. By default, the sampler is run for 500 iterations with tuning enabled (you can change this with the `tune`

kwarg), these samples are then discarded from the returned trace. Moreover, if no arguments are specified, `sample()`

will draw 500 samples in addition to the tuning samples. So for almost all models, just calling `pm.sample()`

should be sufficient.

```
with pm.Model():
mu1 = pm.Normal("mu1", mu=0, sd=1, shape=1000)
trace = pm.sample(discard_tuned_samples=False) # do not remove tuned samples for the plot below
```

Auto-assigning NUTS sampler... Initializing NUTS using ADVI... Average Loss = 7.279: 14%|█▍ | 28648/200000 [00:08<00:53, 3176.47it/s] Convergence archived at 28900 Interrupted at 28,900 [14%]: Average Loss = 8.9536 100%|██████████| 1000/1000 [00:03<00:00, 263.60it/s]

`trace`

now has a bunch of extra parameters pertaining to statistics of the sampler:

```
fig, ax = plt.subplots(figsize=(8, 5))
ax.plot(trace['step_size_bar']); ax.set(xlabel='iteration', ylabel='step size');
```

## Variational Inference

Maxim “Ferrine” Kochurov has done outstanding contributions to improve support for Variational Inference. Essentially, Ferrine has implemented Operator Variational Inference (OPVI) which is a framework to express many existing VI approaches in a modular fashion. He has also made it much easier to supply mini-batches. See here for a full overview of the capabilities.

Specifically, PyMC3 supports the following VI methods:

- Auto-diff Variational Inference (ADVI) mean-field
- ADVI full rank
- Stein Variational Gradient Descent (SVGD)
- Armortized SVGD

In addition, Ferrine is making great progress on adding Flows which allows learning very flexible transformations of the VI approximation to learn more complex (i.e. non-normal) posterior distributions.

```
x = np.random.randn(10000)
x_mini = pm.Minibatch(x, batch_size=100)
with pm.Model():
mu = pm.Normal('x', mu=0, sd=1)
sd = pm.HalfNormal('sd', sd=1)
obs = pm.Normal('obs', mu=mu, sd=sd, observed=x_mini)
vi_est = pm.fit() # Run ADVI
vi_trace = vi_est.sample() # sample from VI posterior
```

Average Loss = 149.38: 100%|██████████| 10000/10000 [00:01<00:00, 9014.13it/s] Finished [100%]: Average Loss = 149.33

As you can see, we have also added a new high-level API in the spirit of `sample`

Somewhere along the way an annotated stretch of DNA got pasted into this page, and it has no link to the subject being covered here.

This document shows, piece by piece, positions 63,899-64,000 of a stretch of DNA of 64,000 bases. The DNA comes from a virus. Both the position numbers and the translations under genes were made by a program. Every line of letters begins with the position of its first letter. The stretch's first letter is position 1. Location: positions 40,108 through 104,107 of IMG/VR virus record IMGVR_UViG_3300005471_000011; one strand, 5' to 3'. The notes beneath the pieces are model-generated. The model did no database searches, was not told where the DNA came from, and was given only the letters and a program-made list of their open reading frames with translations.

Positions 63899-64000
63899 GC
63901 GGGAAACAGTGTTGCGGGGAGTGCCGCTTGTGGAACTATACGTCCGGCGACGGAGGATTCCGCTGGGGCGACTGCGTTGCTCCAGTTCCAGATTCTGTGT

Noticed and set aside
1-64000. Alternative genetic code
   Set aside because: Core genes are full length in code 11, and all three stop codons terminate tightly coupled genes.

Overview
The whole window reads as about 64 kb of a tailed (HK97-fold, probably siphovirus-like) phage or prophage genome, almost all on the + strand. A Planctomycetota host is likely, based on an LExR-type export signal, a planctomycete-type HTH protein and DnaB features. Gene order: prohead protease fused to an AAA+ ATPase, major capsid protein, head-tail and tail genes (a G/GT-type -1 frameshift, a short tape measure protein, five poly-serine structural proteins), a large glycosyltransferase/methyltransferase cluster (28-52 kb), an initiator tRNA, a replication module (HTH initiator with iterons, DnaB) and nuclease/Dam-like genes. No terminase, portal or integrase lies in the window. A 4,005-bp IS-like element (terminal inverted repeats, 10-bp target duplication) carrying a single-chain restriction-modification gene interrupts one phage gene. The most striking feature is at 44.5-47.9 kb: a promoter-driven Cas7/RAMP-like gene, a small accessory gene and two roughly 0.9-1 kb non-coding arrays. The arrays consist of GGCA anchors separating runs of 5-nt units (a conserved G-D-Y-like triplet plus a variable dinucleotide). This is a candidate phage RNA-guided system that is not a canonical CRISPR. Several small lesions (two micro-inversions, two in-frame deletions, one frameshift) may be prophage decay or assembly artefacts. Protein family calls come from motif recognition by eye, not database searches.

: `pymc3.fit()`

with many configuration options:

```
help(pm.fit)
```

Help on function fit in module pymc3.variational.inference: fit(n=10000, local_rv=None, method='advi', model=None, random_seed=None, start=None, inf_kwargs=None, **kwargs) Handy shortcut for using inference methods in functional way Parameters ---------- n : `int` number of iterations local_rv : dict[var->tuple] mapping {model_variable -> local_variable (:math:`mu`, :math:`rho`)} Local Vars are used for Autoencoding Variational Bayes See (AEVB; Kingma and Welling, 2014) for details method : str or :class:`Inference` string name is case insensitive in {'advi', 'fullrank_advi', 'advi->fullrank_advi', 'svgd', 'asvgd'} model : :class:`pymc3.Model` PyMC3 model for inference random_seed : None or int leave None to use package global RandomStream or other valid value to create instance specific one inf_kwargs : dict additional kwargs passed to :class:`Inference` start : `Point` starting point for inference Other Parameters ---------------- frac : `float` if method is 'advi->fullrank_advi' represents advi fraction when training kwargs : kwargs additional kwargs for :func:`Inference.fit` Returns ------- :class:`Approximation`

SVGD for example is an algorithm that updates multiple particles and is thus well suited for multi-modal posteriors.

```
with pm.Model():
pm.NormalMixture('m',
mu=np.array([0., .5]),
w=np.array([.4, .6]),
sd=np.array([.1, .1]))
vi_est = pm.fit(method='SVGD')
vi_est = vi_est.sample(5000)
```

100%|██████████| 10000/10000 [00:24<00:00, 407.10it/s]

```
sns.distplot(vi_est['m'])
```